By Paige Haydon
These red lechwe gracefully leapt to safety at the first sign of danger.
After being alerted by a kudu’s cry, the antelope-like creatures arced through the air to escape an oncoming cheetah.
All of the red lechwe, except one, managed to clear the four-metre wide stretch of wider with one bound.
The red lechwe were photographed by South African safari guide and photographer Mike Sutherland in the Okavango Delta.
Mike, 30, said: “The camp is located on an oscillated island, completely surrounded by water, and so each time we left the camp we would need to take a 25minute boat ride.
“However, on the way we would encounter wildlife regularly, including hippos, crocodiles, elephants, red lechwe or other antelope.
“On a particular morning, we were on the boat, heading to our vehicle to begin our game drive, and came across a herd of red lechwe.
“Upon approaching them in a small water channel, roughly four metres wide, we noticed they were slightly on edge and acting as if they had seen something they were not sure of.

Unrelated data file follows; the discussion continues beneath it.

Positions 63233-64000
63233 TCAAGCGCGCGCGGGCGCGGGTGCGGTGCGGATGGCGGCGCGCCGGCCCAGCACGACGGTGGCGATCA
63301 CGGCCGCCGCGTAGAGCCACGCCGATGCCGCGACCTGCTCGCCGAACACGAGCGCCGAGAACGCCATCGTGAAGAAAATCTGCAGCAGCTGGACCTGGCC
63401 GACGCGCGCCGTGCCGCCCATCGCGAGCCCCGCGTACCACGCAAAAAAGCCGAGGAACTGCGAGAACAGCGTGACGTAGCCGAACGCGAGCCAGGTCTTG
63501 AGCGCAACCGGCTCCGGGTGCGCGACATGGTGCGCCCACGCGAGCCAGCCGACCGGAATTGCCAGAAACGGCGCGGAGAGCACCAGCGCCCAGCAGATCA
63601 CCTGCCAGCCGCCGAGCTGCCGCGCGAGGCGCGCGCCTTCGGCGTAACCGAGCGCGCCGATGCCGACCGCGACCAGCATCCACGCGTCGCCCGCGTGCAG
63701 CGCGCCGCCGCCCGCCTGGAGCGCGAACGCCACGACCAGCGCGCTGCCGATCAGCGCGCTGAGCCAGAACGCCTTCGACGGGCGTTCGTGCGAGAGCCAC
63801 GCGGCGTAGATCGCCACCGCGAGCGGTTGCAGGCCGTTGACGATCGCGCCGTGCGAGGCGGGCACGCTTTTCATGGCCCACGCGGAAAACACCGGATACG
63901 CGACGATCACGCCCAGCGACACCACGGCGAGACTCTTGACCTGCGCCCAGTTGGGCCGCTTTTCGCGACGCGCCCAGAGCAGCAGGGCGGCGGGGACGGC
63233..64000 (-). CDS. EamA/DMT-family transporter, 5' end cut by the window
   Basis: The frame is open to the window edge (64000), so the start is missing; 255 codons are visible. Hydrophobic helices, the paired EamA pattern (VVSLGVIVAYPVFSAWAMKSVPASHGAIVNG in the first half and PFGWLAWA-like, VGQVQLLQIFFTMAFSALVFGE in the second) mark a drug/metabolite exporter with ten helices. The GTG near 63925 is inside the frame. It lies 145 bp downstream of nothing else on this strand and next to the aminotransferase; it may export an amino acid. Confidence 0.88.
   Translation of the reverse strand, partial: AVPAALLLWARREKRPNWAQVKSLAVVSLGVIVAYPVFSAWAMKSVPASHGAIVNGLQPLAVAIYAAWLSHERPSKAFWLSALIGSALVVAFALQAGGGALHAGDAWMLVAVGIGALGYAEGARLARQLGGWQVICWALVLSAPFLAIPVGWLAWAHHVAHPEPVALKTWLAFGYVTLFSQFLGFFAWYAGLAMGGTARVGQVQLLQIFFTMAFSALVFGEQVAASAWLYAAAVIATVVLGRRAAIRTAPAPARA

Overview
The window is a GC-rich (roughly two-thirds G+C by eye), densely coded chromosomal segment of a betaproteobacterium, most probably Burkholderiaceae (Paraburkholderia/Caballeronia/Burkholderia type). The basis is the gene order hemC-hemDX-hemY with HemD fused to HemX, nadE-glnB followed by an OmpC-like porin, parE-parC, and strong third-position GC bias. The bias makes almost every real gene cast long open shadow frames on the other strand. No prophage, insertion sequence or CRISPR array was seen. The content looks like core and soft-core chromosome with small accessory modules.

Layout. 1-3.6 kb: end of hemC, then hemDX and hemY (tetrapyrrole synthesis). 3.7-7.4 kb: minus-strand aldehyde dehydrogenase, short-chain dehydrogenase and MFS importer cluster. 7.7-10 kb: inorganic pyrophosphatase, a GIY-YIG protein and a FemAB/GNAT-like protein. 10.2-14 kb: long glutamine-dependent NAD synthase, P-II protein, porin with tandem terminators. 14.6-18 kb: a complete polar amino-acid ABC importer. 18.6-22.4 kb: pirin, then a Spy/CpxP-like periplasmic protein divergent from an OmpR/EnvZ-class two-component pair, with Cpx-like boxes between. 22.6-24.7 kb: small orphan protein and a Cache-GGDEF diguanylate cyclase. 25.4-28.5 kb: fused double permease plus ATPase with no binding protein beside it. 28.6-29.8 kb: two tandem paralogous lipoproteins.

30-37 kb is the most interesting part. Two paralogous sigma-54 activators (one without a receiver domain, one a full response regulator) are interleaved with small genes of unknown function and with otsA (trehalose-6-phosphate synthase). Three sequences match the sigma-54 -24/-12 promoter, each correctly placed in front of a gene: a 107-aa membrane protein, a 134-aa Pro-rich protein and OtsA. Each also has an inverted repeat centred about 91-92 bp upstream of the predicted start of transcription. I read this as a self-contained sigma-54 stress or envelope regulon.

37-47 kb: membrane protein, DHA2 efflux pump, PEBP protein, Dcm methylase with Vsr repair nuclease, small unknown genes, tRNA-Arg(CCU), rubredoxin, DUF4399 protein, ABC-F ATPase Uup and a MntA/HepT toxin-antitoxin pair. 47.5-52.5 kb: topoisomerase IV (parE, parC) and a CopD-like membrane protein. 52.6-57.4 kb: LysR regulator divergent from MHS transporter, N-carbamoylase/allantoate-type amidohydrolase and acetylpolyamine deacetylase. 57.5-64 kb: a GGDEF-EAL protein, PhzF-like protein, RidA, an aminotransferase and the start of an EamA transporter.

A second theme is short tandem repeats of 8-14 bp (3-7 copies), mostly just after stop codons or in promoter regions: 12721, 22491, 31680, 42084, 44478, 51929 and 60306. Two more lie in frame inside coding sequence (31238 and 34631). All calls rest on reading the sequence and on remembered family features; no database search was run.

“All were facing in one direction, motionless, staring intently to work out what they had seen.
“This would often indicate the presence of a predator nearby so we stuck around with them and waited to see if anything transpired.
“Moments later we heard a loud bark from a kudu, a sure sign of present danger, and the red lechwe took this as a sign to get to safety.
“They all began to move toward the channel, in front of us, and then one by one they began to jump. First the big bull, with the large horns, and then younger animals and females followed.
“They landed on the other side, and again turned back and looked in the direction of the supposed danger, and so did we. There was a beautiful female leopard.
“She had been moving through some thick vegetation, and had been seen by the Kudu, who made an alarm call and alerted other antelope in the area of the danger close by.
“Red lechwe themselves are a semi-aquatic antelope species that thrives in watery marshlands and are adapted to do well in such areas.
“So, whilst they would usually be seen moving through shallow water or marshlands, to witness them jump over a channel and photograph it, it rare in itself.”